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Electronic surveillance in the digital age is essentially a cat-and-mouse game between governmental agencies that are developing new techniques and technologies for surveillance, juxtaposed against privacy rights advocates who voice concerns about such technologies. In November 2014, there was a discovery of a new twist on a relatively old theme. Recently, the Wall Street Journal reported that the U.S. Marshals Service was running a surveillance program employing devices—dirtboxes—that gather all cell phone numbers in the surrounding area. Other federal agencies, including the Drug Enforcement Agency, Immigration and Custom Enforcement, and the Department of Homeland Security, are also documented to have used dirtboxes. These dirtboxes are manufactured by Digital Receiver Technology (DRT), a subsidiary of Boeing. Dirtboxes get their name based on the acronym of the three letters. The U.S. Marshals Service uses these dirtboxes to gather information on the locations or the cell phone numbers of criminal suspects and fugitives.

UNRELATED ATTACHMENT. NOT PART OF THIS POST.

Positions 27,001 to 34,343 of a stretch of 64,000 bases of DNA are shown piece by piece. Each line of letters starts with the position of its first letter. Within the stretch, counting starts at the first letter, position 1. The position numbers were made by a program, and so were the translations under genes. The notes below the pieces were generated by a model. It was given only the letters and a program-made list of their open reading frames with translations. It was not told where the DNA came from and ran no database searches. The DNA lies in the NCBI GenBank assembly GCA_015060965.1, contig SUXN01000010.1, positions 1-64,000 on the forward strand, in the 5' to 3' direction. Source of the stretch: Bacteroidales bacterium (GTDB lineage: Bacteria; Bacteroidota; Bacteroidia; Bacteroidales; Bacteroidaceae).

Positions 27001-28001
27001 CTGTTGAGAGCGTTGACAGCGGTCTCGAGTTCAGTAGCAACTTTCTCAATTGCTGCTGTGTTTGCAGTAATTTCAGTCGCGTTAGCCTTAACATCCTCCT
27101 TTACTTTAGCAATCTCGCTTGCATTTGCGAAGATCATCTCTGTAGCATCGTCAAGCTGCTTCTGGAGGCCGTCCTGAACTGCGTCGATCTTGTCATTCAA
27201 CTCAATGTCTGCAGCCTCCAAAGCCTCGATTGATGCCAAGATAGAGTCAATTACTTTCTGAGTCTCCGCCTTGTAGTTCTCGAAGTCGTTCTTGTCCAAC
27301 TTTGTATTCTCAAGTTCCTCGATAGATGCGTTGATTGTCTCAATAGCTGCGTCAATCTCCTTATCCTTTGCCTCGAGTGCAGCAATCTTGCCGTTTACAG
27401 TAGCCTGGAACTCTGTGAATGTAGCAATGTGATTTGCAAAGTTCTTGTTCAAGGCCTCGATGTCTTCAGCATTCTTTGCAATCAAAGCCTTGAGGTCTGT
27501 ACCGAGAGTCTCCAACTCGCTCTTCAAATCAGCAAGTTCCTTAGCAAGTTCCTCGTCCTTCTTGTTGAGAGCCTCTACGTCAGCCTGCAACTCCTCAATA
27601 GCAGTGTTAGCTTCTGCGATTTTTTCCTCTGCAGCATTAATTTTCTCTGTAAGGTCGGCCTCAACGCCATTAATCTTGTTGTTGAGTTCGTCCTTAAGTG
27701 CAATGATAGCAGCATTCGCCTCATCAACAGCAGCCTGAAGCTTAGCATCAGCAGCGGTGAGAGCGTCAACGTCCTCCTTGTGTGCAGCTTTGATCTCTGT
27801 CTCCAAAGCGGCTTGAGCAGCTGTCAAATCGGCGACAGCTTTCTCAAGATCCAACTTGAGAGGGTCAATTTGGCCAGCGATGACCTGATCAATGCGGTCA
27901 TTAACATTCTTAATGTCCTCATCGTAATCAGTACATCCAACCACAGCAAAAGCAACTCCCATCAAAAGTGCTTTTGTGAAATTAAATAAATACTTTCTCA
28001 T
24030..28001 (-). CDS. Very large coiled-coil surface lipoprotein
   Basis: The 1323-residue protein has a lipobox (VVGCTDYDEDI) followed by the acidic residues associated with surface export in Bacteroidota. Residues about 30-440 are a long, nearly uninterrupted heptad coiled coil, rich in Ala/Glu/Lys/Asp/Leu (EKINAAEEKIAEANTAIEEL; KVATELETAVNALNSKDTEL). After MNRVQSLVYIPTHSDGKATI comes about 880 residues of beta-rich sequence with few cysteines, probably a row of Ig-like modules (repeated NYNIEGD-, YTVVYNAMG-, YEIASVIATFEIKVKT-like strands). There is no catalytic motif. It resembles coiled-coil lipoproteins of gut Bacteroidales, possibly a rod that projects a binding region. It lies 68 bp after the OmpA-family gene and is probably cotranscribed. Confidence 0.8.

Brian L. Owsley,
Spies in the Skies: Dirtboxes and Airplane Electronic Surveillance,
Mich. L. Rev. First Impressions
Available at: https://repository.law.umich.edu/mlr_fi/vol113/iss1/1
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